He was an outstanding prospect from North Carolina A&T, was the Houston Oilers third-round pick in the 1968 AFL/NFL Draft.
Most observers agree that for a third-rounder, he was a steal. In hindsight, and after 16 seasons of outstanding play with the Oilers, it's safe to say he was more than a "steal," he was clearly one of the best players selected, and that in a draft that produced three future Hall of Fame players, Larry Csonka, Art Shell, and Ron Yary.
An eight-time Pro Bowl selection, Elvin Bethea played in 210 games during his long career in Houston. He was named first- or second-team All-AFL/AFC six times and second-team All-Pro four times. Considered a leader both on and off the field, Bethea was durable and dependable. He started at defensive end in the 1968 season opener and didn't miss a game until breaking his arm in a game against the Oakland Raiders on November 13, 1977.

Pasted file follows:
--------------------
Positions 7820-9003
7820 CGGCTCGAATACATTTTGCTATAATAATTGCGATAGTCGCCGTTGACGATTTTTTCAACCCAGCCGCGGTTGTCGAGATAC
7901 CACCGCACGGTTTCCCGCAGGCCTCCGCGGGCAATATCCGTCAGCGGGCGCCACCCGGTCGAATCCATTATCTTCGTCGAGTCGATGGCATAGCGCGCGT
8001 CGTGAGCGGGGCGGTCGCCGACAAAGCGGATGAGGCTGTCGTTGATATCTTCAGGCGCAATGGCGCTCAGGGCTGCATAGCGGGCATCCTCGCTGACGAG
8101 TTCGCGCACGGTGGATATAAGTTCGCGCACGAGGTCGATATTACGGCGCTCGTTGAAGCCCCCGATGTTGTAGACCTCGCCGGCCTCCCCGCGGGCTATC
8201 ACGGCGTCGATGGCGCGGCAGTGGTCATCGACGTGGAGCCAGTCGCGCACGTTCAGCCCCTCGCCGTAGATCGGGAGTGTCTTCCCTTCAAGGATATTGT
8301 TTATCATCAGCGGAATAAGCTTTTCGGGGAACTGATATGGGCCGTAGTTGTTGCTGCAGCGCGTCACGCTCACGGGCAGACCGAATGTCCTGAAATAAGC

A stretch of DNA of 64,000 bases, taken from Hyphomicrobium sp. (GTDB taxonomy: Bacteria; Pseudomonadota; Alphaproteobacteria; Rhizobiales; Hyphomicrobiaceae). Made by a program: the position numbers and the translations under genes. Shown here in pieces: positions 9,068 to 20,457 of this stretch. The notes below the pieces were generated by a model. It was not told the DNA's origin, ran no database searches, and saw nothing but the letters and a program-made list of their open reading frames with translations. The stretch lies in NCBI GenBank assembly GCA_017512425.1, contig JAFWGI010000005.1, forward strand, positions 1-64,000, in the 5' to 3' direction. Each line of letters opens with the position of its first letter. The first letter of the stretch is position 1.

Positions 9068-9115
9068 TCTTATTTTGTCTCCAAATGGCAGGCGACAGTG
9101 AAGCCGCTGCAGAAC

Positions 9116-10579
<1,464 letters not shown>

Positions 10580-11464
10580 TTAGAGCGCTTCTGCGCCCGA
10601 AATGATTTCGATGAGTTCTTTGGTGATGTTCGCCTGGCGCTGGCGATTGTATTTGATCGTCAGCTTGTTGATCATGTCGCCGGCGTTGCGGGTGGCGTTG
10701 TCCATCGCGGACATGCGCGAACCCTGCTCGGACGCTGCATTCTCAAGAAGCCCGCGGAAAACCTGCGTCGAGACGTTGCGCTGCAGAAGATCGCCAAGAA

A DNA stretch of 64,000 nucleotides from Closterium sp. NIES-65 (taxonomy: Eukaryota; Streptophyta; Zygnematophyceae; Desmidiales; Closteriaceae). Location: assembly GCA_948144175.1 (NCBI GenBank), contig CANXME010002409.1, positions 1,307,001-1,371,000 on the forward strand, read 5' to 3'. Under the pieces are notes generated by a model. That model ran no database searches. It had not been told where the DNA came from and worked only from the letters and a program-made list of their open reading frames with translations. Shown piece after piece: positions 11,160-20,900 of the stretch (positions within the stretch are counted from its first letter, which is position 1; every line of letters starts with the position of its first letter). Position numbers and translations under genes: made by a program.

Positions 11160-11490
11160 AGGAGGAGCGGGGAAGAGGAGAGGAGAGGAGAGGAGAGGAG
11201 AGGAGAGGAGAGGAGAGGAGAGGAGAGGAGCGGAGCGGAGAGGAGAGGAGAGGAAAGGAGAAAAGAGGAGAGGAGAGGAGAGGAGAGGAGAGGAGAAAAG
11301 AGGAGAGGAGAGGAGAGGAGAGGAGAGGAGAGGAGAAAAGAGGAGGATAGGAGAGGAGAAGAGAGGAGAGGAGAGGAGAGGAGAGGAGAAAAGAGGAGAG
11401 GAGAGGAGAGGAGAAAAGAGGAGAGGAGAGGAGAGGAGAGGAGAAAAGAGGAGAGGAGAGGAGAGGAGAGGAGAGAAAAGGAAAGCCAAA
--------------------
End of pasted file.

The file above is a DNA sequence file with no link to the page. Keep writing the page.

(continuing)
When he retired which was put off by a year per the Oilers' request he held three team records relating to career service: most seasons (16), most career regular season games played (210), and most consecutive regular season games played (135). He also saw action in eight Oilers playoff games.
Although sacks were not an official National Football League statistic until 1982, Elvin's unofficial 105-career quarterback sack total still ranks as the best in Oilers/Tennessee Titans history as are the 16 sacks he recorded in 1973. Six times he led his team in that department. His best single game performance as a pass rusher came in a game against the San Diego Chargers in 1976 in which he recorded 4 sacks and one fumble recovery.
More than just a pass rusher, Bethea was also effective against the run. Even though 1974 was the first year such statistics were compiled by the Oilers, his 691-career tackles, are still among the best in franchise history, even excluding the first six years of his career.